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Old_school (Old_school)
Senior Member
Username: Old_school

Post Number: 268
Registered: 01-2009
Posted on Sunday, October 18, 2009 - 06:11 pm:   Edit Post Delete Post View Post/Check IP Print Post    Move Post (Moderator/Admin Only) Ban Poster IP (Moderator/Admin only)

Branden, I appreciate your comments and I understand where you are coming fron on this topic. There is an old saying that you can lead a horse to water but you can't make them drink. If we give due diligence to the facts for the people and they still want to use a manufactured product, I believe the only thing we owe them is to do the best job possible with what it is that they want.

I think it is a big waste just as you do, but some of the fake products are better than a lot of the shingles that are out there. I cut my teeth roofing on asphalt shingles. I still do a lot of shingles along with the building that we do.

I do the majority of the slate repairs by myself and I love it. I think that our biggest responsibility is to be here when the demand is there for slate and to do our best to stimulate that demand. In the meantime, we all have to eat and my worst shingle job is better than most of the rest I see around here. Ciao!
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Branden_wilson (Branden_wilson)
Advanced Member
Username: Branden_wilson

Post Number: 41
Registered: 03-2008
Posted on Sunday, October 18, 2009 - 01:28 pm:   Edit Post Delete Post View Post/Check IP Print Post    Move Post (Moderator/Admin Only) Ban Poster IP (Moderator/Admin only)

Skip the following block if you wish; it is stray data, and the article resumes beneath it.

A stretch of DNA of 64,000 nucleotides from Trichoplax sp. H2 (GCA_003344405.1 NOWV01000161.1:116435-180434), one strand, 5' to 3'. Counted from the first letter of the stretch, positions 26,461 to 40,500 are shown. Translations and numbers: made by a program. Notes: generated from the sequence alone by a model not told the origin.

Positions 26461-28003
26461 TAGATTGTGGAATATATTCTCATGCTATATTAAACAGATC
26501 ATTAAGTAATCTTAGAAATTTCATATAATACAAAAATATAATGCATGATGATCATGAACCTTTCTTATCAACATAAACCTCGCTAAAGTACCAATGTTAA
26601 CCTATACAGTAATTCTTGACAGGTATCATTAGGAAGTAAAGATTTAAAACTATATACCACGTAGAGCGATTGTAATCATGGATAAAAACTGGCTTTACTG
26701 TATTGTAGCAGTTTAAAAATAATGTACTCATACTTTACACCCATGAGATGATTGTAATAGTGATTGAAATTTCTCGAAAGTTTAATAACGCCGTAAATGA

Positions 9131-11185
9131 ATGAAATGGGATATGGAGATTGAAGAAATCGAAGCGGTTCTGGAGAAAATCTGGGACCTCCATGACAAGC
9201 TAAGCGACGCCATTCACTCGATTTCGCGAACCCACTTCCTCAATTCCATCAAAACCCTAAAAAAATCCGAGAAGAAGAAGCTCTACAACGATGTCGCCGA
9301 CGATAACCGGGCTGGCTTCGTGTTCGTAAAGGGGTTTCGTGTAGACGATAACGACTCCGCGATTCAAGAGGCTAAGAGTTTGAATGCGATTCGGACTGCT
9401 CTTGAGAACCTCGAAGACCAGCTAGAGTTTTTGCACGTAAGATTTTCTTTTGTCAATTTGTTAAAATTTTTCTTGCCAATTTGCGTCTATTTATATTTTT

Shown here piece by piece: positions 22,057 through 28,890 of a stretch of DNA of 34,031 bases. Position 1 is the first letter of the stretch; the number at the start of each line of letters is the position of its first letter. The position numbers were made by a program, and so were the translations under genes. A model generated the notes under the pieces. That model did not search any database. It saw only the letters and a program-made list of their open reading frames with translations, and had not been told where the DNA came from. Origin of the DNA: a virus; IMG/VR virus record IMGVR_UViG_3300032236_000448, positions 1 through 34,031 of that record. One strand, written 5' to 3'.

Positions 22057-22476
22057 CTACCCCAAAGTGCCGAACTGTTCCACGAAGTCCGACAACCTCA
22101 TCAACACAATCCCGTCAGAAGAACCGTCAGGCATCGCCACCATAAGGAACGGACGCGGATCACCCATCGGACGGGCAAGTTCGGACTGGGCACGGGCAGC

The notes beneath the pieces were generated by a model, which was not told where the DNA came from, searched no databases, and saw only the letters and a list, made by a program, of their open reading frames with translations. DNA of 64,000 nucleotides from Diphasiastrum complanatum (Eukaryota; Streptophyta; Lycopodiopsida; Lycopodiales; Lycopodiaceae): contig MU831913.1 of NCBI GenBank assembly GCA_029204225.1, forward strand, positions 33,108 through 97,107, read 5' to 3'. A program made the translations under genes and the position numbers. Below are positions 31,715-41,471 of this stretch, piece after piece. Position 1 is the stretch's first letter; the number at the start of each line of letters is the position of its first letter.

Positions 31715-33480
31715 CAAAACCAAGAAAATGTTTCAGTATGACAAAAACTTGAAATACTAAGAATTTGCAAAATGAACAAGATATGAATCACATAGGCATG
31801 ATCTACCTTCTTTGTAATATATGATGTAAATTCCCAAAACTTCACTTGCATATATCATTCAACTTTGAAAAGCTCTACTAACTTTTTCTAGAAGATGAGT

what a frustrating topic! there are several reasons why a guy like yourself should NOT install these products! you too john! i wouldn't expect to hear that from you!! i get calls almost once a week to install something fake and unproven and i clearly explain to them that they called the wrong guy! i only install natural, proven products using proven techniques. that's not even close to fake slate or wood! even shingles! are we just in this to make money?!?
shouldn't we perpetuate wise principals rather than lies? the people who buy and install those products will get what they deserve. i've actually got sooooooooo much respect for you. all the more reason why this is so disappointing. please comment on my rant and rave under slate roofs under the topic proper laying of slate tiles--bond. when i first read "the slate roof bible" almost fifteen years ago, i never ever thought i'd hear things like this from others who have read that book. that book opened my eyes to the war on slate roofs caused by "roofing contractors". now you have to be a "roofing contractor" just to join the slate club. ward, you've done things with slate that i can only hope to ever have the opportunity to do. you certainly don't have to risk your name on fake, unproven, temporary lies!
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Joe (Joe)
Senior Member
Username: Joe

Post Number: 421
Registered: 07-2006


Posted on Thursday, July 30, 2009 - 02:30 pm:   Edit Post Delete Post View Post/Check IP Print Post    Move Post (Moderator/Admin Only) Ban Poster IP (Moderator/Admin only)

Here is a direct link to Standards for Restoration:

http://www.nps.gov/history/hps/tps/standguide/restore/restore_standards.htm
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Olde_mohawk_masonry__historic_restoration (Olde_mohawk_masonry__historic_restoration)
Senior Member
Username: Olde_mohawk_masonry__historic_restoration

Post Number: 84
Registered: 04-2007


Posted on Thursday, July 30, 2009 - 06:48 am:   Edit Post Delete Post View Post/Check IP Print Post    Move Post (Moderator/Admin Only) Ban Poster IP (Moderator/Admin only)